-Do Not Harm, Annoy, or Molest Order (“No-HAM”)
A “no-harm, annoy, or molest” order, commonly called a “No-HAM,” is the least restrictive type of CPO. It permits you to contact and be in the alleged victim’s presence as long as the contact remains peaceful and you do not “harm, annoy, or molest” them. If it appears that a CPO will be issued in your case, downgrading it to a “no-HAM” is generally considered a favorable outcome.
Penalties for Domestic Violence Crimes in California
California’s domestic violence laws are very serious and can result in severe consequences for those arrested for these crimes. Some of the worst-case scenarios associated with domestic violence charges include:
- Deportation: Many domestic violence crimes are considered “removable offenses,” meaning that they can lead to loss of legal status in the United States or deportation.
- Loss of freedom: Domestic violence felonies can carry punishments of up to one year in county jail or up to three years in state prison. In addition, most domestic violence charges are not eligible for alternative jail programs like electronic monitoring or “weekend work” programs.
- Loss of time: All domestic violence charges require a mandatory 52-week “Conflict & Accountability” class as part of any probation.
- Loss of money: Fines of up to $10,000 can sometimes be ordered.
- Loss of career: Domestic violence charges can pose an extreme risk to one’s career and financial livelihood.
- Disruption of household: Judges may issue a mandatory “stay away” order at the first court appearance, even when the party co-parents a child or live in the same house.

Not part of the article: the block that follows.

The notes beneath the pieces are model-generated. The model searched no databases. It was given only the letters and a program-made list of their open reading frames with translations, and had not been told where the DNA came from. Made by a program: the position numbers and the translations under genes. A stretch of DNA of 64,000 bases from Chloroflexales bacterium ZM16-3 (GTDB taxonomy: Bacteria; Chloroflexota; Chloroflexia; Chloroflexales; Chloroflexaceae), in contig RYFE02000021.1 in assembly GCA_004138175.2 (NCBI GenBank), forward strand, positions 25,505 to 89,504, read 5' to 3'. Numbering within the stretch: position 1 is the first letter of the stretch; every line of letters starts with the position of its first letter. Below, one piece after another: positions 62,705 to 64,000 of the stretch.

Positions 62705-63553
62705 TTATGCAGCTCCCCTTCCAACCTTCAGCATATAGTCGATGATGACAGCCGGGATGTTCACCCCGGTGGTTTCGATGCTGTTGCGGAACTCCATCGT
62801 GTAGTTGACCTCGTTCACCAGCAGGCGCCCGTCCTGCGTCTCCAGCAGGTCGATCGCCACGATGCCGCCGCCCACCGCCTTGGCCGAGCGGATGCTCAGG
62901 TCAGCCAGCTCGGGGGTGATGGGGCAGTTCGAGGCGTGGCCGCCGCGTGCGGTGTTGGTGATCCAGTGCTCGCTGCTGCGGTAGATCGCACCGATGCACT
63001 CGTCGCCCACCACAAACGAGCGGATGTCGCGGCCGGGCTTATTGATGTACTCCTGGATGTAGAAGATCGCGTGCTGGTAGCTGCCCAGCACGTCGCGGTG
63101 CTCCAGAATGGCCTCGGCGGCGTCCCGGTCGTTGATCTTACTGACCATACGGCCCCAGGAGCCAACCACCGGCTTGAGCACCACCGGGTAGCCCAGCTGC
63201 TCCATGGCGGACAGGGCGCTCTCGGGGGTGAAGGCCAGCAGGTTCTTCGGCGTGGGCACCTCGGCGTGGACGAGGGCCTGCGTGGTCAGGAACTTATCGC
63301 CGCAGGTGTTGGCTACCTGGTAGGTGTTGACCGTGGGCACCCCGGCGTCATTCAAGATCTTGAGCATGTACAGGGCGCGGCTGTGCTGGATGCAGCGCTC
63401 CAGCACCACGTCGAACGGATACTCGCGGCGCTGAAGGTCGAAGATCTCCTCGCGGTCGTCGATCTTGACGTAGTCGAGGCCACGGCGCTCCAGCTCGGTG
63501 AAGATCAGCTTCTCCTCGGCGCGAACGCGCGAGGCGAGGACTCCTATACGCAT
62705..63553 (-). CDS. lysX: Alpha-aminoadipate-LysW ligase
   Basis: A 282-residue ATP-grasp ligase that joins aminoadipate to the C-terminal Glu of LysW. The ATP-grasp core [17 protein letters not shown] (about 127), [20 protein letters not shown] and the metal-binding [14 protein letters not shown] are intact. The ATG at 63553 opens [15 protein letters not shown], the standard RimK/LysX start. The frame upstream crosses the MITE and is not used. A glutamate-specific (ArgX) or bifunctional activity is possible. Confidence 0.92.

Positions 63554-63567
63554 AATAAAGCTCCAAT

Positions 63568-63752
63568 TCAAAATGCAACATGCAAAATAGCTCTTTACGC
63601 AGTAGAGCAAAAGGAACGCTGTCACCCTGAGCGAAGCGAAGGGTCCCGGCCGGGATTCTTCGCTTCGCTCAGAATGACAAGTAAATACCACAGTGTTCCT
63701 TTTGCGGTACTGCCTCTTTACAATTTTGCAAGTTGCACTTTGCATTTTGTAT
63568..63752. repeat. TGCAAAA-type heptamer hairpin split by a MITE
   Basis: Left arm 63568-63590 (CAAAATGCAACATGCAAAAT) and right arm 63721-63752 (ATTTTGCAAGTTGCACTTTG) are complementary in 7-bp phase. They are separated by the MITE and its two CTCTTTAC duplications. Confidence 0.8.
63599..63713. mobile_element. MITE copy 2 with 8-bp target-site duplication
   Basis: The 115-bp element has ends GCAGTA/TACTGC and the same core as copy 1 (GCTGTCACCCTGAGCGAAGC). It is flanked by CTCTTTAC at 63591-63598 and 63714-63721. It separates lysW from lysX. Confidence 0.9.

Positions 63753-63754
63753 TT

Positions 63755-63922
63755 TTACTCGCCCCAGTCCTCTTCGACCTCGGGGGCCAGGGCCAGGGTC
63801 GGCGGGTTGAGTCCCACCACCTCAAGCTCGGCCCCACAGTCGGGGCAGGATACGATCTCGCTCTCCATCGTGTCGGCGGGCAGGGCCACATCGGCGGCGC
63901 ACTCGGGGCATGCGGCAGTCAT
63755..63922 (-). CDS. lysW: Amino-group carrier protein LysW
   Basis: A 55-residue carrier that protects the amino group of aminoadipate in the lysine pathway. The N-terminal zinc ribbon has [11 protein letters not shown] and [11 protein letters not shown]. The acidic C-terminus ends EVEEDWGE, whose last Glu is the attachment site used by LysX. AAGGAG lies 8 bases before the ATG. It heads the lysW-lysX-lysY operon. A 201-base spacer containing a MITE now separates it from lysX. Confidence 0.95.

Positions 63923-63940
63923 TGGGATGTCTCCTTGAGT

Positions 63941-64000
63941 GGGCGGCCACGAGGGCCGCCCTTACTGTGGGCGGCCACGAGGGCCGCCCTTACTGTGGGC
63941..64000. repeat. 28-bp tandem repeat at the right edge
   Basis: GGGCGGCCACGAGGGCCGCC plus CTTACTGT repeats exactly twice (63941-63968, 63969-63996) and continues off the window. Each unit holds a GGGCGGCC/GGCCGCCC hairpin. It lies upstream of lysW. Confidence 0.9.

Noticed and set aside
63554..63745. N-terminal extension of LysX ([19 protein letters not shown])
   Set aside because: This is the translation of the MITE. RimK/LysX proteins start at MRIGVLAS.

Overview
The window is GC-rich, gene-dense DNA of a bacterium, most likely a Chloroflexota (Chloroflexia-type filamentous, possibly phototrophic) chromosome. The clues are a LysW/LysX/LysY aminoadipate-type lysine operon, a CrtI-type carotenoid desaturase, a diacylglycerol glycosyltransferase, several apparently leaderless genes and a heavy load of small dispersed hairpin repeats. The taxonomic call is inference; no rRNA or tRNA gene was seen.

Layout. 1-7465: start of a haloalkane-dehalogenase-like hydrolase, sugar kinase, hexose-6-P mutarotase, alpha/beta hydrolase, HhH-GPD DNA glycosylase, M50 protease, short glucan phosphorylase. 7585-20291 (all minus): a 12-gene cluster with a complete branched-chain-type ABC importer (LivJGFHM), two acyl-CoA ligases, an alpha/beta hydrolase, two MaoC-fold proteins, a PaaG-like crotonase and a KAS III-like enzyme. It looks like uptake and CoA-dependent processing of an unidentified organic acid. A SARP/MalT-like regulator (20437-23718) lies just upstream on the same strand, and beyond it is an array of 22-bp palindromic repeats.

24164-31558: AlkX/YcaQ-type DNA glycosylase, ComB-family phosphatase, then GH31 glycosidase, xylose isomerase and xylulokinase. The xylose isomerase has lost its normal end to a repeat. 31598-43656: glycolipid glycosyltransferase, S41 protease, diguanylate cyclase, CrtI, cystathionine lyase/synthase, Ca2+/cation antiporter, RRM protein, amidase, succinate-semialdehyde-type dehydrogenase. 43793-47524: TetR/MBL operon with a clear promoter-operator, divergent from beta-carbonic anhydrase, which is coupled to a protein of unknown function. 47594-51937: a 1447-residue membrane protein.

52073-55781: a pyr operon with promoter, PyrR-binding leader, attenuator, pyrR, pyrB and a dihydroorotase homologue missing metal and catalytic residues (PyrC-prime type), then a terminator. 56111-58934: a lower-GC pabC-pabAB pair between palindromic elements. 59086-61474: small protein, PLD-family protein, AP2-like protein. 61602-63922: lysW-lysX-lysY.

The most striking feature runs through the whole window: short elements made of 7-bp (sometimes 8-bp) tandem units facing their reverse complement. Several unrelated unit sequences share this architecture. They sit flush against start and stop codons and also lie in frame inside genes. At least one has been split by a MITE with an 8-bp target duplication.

California Domestic Violence Laws
Some of the most common domestic violence charges in California include:
- Penal Code 273.5 – Inflicting Corporal Injury on a Spouse or Cohabitant: This charge is filed when an intimate partner is injured or has visible marks of injury caused by physical force. It is a felony offense.
- Penal Code 243(e)(1) – Domestic Battery: This charge is filed when physical force is used against an intimate partner, but no injury occurs. It is a misdemeanor offense.
- Penal Code 273.6 – Violating a Restraining Order: This charge is filed when someone violates a restraining order to protect an intimate partner from harm. It can be a felony or misdemeanor offense.
- Penal Code 422 – Criminal Threats: This charge is filed when someone threatens to harm an intimate partner, and the threat causes the victim to fear for their safety. It is a felony offense.
- Penal Code 368 – Elder Abuse: This charge is filed when a caregiver or family member physically or emotionally abuses an elder or dependent adult. It can be a felony or misdemeanor offense.
- Assault Charges: Domestic violence charges often involve allegations of assault or battery. Our attorneys have experience in defending against assault charges and are committed to protecting your rights and your freedom.
- Criminal Defense: If you have been accused of domestic violence, our attorneys are here to provide you with the strong criminal defense you need. We will explore every possible avenue to ensure your rights are protected and you receive a fair trial.
Why Choose Shnider Law Firm:
- Personal and Professional Experience: Our attorneys have years of experience handling domestic violence cases. We deeply understand the legal system and are well-versed in the intricacies of domestic violence litigation.
- Compassionate and Supportive: Domestic violence charges can be emotionally overwhelming. Our attorneys are here to provide you with the legal representation and support you need to navigate this difficult time.
- Comprehensive Approach: We take a comprehensive approach to each case we handle, exploring every possible avenue to ensure the best possible outcome.
If you are facing domestic violence charges, seeking legal representation as soon as possible is crucial. Contact us today to schedule a consultation with one of our experienced attorneys. We are here to protect your rights and provide you with the best possible defense.